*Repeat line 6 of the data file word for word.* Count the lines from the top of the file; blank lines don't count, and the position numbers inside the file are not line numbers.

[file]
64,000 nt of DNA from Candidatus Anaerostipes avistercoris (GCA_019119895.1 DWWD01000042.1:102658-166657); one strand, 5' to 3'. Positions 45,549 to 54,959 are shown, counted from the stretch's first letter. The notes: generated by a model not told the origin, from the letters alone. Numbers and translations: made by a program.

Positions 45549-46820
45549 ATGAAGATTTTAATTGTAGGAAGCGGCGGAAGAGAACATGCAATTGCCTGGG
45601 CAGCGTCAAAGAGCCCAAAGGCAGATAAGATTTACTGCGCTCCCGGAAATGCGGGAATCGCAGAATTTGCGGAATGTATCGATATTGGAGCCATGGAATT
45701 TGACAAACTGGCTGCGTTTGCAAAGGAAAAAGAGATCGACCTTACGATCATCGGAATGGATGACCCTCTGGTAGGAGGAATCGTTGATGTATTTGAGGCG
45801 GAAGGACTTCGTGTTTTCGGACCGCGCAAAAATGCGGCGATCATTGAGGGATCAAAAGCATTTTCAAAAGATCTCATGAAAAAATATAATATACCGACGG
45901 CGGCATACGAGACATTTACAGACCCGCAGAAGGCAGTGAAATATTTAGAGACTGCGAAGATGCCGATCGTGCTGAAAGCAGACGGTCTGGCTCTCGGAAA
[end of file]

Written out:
45801 GAAGGACTTCGTGTTTTCGGACCGCGCAAAAATGCGGCGATCATTGAGGGATCAAAAGCATTTTCAAAAGATCTCATGAAAAAATATAATATACCGACGG